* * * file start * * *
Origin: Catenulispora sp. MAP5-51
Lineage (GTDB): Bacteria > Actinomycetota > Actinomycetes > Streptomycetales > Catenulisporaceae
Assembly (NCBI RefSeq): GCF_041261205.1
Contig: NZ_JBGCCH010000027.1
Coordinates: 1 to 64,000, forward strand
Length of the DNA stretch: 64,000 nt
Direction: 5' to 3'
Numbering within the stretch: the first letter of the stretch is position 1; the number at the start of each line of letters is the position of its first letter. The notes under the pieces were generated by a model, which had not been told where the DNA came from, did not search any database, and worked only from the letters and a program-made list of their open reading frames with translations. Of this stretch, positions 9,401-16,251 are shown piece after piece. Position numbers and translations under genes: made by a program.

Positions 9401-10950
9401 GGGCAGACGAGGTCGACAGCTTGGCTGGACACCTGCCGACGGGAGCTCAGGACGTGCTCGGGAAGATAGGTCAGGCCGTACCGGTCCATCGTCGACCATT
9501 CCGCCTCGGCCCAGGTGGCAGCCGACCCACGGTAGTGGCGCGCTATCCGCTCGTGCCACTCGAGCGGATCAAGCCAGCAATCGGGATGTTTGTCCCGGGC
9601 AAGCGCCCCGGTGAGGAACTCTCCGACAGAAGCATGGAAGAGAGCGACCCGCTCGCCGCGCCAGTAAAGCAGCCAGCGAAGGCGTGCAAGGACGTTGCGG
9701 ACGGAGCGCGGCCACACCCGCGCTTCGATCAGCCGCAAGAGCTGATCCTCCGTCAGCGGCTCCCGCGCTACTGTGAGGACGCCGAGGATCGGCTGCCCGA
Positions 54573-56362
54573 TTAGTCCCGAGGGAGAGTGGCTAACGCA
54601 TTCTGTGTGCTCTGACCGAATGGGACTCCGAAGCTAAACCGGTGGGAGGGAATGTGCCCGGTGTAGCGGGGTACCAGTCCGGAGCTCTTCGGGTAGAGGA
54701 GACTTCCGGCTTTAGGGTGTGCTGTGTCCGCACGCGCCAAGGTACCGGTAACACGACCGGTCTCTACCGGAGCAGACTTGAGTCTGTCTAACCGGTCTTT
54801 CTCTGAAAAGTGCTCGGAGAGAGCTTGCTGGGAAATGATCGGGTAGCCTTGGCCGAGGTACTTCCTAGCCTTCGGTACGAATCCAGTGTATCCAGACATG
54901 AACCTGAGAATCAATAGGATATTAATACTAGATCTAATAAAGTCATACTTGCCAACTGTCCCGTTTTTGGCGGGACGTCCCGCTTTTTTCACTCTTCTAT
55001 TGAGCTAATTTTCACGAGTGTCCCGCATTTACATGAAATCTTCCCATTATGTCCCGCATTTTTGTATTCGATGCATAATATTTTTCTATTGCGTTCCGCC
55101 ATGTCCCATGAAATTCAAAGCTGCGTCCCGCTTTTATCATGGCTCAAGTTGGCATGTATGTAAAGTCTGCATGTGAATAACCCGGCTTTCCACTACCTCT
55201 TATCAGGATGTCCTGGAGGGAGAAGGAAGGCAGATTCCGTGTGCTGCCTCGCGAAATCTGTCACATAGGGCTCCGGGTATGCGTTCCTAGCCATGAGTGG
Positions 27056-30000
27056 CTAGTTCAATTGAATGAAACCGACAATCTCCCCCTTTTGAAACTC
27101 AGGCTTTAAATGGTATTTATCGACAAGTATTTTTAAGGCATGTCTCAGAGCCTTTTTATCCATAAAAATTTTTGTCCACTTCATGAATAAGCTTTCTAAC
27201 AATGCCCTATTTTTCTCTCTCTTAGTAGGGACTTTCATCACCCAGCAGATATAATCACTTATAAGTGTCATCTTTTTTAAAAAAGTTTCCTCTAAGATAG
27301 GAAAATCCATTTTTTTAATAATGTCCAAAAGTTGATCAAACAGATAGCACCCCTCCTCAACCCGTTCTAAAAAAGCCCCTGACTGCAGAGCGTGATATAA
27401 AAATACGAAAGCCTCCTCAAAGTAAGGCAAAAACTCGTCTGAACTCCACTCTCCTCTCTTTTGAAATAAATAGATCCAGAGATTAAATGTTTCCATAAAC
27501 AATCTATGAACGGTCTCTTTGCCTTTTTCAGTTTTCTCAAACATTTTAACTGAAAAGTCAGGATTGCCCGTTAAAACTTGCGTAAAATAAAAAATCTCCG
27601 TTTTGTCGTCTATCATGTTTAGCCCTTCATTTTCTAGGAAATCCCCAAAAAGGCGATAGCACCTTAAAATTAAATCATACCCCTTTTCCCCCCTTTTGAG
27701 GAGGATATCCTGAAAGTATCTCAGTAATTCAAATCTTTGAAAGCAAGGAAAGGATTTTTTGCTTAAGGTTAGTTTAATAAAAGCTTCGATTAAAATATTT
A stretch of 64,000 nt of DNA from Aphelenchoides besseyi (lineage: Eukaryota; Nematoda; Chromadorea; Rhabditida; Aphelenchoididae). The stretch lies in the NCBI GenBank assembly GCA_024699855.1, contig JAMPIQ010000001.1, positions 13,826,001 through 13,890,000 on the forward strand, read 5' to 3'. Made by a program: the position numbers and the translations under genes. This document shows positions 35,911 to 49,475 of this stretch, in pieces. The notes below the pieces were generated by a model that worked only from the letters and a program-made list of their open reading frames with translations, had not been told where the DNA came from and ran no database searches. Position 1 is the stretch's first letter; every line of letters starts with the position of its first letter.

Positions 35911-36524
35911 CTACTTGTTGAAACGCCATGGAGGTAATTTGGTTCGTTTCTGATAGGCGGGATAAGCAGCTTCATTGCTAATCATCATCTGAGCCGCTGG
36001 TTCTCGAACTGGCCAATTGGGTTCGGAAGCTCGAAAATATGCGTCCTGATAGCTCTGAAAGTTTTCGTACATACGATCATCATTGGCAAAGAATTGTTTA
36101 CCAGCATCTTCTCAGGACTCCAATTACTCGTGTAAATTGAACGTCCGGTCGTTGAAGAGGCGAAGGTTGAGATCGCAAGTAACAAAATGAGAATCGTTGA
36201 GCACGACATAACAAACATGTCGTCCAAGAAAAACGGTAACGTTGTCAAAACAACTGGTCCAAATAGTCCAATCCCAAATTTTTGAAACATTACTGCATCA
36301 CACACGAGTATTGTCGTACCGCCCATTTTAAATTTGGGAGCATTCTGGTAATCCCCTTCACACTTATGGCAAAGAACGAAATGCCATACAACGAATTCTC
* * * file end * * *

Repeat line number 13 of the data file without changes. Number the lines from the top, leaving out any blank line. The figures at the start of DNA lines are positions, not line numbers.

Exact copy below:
9701 ACGGAGCGCGGCCACACCCGCGCTTCGATCAGCCGCAAGAGCTGATCCTCCGTCAGCGGCTCCCGCGCTACTGTGAGGACGCCGAGGATCGGCTGCCCGA